One good way to quickly get interested in a different task is to do it in very small, easily-tackled steps, not forcing anything. The first question to ask ourselves is “What would the single most beneficial task be that I could do right now, all things considered?” If there are so many tasks that it’s difficult to pick just one,  one option is to make a list of the front runners and then pick the top task for the moment from that list–that is, to narrow down the field. It sometimes helps to remind ourselves that we can only really do one thing effectively at a time, so our job is only to focus on the one best choice for the moment.

With that top task chosen, there are a couple of ways to proceed easily, depending on the kind of task. If it’s something that requires a series of known steps, then it can work very well to just ask ourselves “What’s the next small step I would take if I wanted to get this task done now?” Whether it’s taking out a file, looking up a phone number, getting the shovel out of the garage, or opening a document in a word processing program, choosing the smallest possible task makes getting started on that task fairly easy. From there the process can be repeated until we feel engaged and have some momentum.

The other way to proceed, which is helpful for tasks that don’t readily break down into easy steps, is to ask “What would it look like if I were working constructively on this?” Imagining ourselves working on the task activates a lot of the same mental processes we use to actually do the task. Getting focused on the task in this way makes it much easier to get started.

Look to the top
Regardless of how we involve ourselves in our top tasks, the key takeaway is that focusing on something low-priority can sap energy, time, focus, and success away from the things that really need to get done, leading to a sense of working hard and still always being behind. Mastering the habit of looking to our top priorities first will nip this kind of constructive procrastination in the bud.

Photo by dsevilla

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Steve Bein on Handling Multiple Projects

Self-motivation examples

Steve in Antarctica in 2008

Here’s a response my friend and collaborator Dr. Steve Bein, a professor of philosophy, black belt, martial arts teacher, Writers of the Future winner, and adventurer whose first novel comes out (I believe) next year gave to a question about handling multiple projects at once.  The context was writing specifically, but the advice seems to apply much more broadly than that.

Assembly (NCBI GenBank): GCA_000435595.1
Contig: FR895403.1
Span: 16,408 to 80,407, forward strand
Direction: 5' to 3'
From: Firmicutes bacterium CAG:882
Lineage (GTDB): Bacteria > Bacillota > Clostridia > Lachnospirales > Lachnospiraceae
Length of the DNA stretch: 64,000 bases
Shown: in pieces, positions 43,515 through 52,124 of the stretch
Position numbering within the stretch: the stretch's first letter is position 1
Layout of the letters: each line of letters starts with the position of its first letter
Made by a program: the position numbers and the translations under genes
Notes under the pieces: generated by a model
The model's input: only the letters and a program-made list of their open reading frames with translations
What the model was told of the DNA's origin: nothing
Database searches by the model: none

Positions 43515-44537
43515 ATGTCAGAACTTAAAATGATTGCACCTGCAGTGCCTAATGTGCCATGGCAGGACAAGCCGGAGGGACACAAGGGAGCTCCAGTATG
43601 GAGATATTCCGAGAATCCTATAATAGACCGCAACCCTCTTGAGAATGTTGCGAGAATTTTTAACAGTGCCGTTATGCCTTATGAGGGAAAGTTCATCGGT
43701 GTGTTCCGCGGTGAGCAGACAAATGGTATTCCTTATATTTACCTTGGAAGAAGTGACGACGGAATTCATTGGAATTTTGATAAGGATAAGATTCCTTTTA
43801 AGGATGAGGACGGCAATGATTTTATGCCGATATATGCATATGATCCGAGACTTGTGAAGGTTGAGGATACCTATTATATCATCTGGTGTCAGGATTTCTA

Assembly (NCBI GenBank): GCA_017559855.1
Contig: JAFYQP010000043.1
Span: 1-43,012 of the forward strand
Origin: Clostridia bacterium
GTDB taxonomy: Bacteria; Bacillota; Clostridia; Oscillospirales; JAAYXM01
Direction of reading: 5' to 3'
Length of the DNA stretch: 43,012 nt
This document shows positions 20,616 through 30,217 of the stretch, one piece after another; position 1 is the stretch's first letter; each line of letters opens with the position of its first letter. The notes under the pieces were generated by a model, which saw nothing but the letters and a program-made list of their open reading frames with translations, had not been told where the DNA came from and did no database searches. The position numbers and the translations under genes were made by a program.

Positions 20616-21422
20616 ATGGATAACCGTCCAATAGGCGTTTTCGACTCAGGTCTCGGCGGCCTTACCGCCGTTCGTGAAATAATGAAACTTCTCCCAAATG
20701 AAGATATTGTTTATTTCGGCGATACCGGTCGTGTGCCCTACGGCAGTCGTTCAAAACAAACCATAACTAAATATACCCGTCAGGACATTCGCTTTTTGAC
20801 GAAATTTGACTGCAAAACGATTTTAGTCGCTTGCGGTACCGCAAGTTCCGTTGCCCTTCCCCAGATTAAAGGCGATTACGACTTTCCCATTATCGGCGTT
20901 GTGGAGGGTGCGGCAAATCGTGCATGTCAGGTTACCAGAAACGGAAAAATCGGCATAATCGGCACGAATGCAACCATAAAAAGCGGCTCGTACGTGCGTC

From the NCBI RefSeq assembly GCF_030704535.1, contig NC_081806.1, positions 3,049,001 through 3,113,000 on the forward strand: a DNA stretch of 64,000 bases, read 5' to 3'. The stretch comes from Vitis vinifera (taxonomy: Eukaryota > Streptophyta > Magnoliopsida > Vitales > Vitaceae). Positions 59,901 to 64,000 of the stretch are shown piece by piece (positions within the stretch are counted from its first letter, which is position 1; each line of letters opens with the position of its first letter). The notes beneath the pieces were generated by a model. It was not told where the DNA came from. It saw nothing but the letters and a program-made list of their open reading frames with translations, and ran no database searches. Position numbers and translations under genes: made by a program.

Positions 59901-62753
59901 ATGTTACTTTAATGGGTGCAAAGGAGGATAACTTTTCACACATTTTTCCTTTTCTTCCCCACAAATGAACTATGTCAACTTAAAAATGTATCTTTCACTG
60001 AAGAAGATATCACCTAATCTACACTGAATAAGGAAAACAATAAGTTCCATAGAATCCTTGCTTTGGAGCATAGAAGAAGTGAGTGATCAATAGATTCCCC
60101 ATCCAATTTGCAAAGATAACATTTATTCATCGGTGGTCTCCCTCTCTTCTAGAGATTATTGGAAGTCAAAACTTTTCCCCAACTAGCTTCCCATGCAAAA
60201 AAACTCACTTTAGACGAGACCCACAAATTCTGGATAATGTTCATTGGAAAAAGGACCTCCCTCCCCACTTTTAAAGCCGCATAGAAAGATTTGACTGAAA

I’ll give the advice I followed when writing my dissertation: write whatever’s easiest that day. Writing a dissertation is a huge pain in the ass, but if you write whatever’s easiest on any given day, sooner or later you will get the hardest part written too. (Sooner or later today’s hardest part becomes easier than some future, harder part.)

The primary problem this solves is that of motivation. You always get to feel like you’re getting away with something, and you always get to feel like you’re making forward progress.

The above is actually the second-most important piece of advice I could give you, and it only works if you follow the most important advice, which is this: WRITE EVERY DAY. No exceptions, not even your birthday.

As Steve has successfully completed projects like short stories, novels, philosophy papers, and a PhD dissertation, I feel he knows whereof he speaks.

Steve in the desert in Namibia, 2010

Photos courtesy of Steve Bein

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Why Happiness Is Key

States of mind

As we wrap up 2010 and look toward all the new things that will come around in 2011, I’d like to offer a goal for the coming year: happiness.

Pursuing happiness might seem frivolous, or selfish, or distracting, but there’s a good argument for it being the single most important thing to seek in life. Happiness is more important than beauty, because what use is it to be beautiful but miserable? For the same reasons happiness can be seen as more important than wealth, success, recognition, and pleasure. To put it another way, it doesn’t much matter what we have or which of our wishes are fulfilled if our possessions and fulfilled wishes don’t make us happy … since in that case what good are these things?

Even health is arguably less important than happiness, since living a long, miserable life appears to be less rewarding than living a short, happy life.

To take a pot shot at my own argument, though, it’s true that sometimes our possessions, abilities, and advantages can be used for other people’s benefit. For instance, money can be used to buy food, clothing, a home, and better education for children. This same argument can be widened to the question of helping others in general, and to compassion: surely it’s not good to be happy if happiness makes others miserable or prevents us from helping others?

However, I would point out that in most cases happiness makes us more able to reach out, improves our influence on others’ moods (see “How Other People’s Happiness Affects Our Own“), and provides a means to improve our willpower (see “Willpower as Caring About Lasting Happiness“). It’s also true that doing good works for others is one of the most powerful ways to make ourselves happy, as shown in numerous studies. For example, in one study it was found that people were better able to increase their happiness by spending money on someone else than by spending the same amount of money on themselves.

So compassion and helping others may or may not be more important than happiness, but since they tend to go hand in hand with happiness, it’s not particularly important to choose between helping and happiness.

With all of that in mind, why not make happiness your number one priority in 2011? I don’t necessarily mean pleasure or fun (see “The difference between pleasure and happiness“), but true happiness: satisfaction and joy with your actions and choices and life.

Or to put it another way: have a very, very happy New Year!

Luc

photo by Dawn Ashley